So, the first thing I’d like to mention is that the audience that I write for is mainly outside of the design community. It’s mostly non-designers who have little to no knowledge of the industry. That is why, when I say ‘design’ I mean creative visual graphics like identity, packaging or poster design. They don’t understand the concept of pattern libraries, so my posts are mostly targeted at giving a high level explanation of the picture.

Having said that, I wholeheartedly agree with your point that open source design systems actually brew innovation rather than hinder it. But if they’re open, can you really call it stealing? The design patterns that are available to all were built with the intent to make other designers’ lives simpler, so I don’t believe that the example you cited applies in this situation.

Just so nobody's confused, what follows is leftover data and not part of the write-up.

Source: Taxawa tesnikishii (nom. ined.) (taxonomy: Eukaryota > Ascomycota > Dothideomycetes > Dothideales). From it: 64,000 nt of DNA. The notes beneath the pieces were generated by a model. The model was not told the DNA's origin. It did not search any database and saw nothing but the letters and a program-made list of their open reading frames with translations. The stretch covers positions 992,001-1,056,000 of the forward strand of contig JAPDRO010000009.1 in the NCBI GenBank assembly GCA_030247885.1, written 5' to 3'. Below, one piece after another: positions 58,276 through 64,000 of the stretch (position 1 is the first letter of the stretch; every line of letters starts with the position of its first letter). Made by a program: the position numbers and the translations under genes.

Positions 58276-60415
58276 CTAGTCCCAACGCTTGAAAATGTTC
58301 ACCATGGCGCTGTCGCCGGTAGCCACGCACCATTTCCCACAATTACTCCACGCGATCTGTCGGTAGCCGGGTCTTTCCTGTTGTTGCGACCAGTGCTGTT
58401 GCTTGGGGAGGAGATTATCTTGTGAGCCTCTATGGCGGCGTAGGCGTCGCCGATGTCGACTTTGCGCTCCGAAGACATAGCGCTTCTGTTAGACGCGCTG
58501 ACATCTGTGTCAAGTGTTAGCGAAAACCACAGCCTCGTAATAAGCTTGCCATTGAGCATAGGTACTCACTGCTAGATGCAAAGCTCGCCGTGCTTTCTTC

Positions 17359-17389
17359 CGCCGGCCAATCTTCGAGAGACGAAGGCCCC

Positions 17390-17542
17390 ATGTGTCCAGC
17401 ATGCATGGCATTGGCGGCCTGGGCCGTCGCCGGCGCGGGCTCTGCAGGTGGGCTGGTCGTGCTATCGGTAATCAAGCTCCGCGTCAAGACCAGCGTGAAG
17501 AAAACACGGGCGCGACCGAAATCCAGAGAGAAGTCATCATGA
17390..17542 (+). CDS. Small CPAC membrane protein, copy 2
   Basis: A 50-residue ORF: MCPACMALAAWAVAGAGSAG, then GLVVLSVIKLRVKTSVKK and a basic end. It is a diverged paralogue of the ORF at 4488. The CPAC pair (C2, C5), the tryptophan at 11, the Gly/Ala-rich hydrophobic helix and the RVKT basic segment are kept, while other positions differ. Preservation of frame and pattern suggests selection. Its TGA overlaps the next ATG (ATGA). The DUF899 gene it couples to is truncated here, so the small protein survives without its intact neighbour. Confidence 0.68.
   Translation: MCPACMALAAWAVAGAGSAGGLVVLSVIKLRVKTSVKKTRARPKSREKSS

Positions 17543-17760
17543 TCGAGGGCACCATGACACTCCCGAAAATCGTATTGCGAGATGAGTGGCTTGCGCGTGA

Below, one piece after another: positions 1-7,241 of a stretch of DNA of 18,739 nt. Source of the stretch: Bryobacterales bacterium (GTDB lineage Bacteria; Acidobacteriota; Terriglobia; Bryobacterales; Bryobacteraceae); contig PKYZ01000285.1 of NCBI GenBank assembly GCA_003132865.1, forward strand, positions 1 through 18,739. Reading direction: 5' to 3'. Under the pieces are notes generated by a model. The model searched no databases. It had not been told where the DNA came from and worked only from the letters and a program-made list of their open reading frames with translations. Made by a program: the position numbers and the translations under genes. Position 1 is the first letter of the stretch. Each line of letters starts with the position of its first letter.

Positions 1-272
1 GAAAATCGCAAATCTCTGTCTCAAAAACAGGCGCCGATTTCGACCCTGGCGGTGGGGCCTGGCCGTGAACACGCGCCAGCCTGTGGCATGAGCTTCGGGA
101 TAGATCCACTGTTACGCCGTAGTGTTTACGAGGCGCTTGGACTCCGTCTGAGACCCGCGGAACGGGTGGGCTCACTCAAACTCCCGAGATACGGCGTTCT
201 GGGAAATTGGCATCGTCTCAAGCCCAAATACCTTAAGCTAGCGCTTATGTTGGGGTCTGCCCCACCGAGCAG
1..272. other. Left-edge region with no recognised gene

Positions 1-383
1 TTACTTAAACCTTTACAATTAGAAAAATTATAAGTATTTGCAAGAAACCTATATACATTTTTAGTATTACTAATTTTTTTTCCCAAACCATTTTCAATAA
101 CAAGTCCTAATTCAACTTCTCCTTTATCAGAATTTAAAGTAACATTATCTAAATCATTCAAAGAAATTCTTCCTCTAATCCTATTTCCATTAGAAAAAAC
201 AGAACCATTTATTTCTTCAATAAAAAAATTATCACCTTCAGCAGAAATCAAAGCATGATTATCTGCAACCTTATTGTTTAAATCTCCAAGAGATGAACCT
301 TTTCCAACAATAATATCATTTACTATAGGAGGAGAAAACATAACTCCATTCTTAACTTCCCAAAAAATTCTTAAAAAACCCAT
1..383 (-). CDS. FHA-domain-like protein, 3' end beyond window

If you read the post, I’ve mentioned a segment about intent. Blatant copying of designs that were not shared with the world for further use might shrink the degree of innovation within the community and that’s what I wanted to highlight.

Once again, this is primarily for graphic design like packaging design or posters. It could apply to UI but since we design for specific operating systems, there exists little room to introduce new styles for tab bars or back buttons etc, which is where pattern libraries help. For the design community, it might seem fairly obvious but what I’m trying to shed light on is that the lines between inspiration and copying are often blurred, leading to intentional plagiarism within the community.

Hope that answers your questions!

On a mission to educate the world on user-centric design. Writer at

On a mission to educate the world on user-centric design. Writer at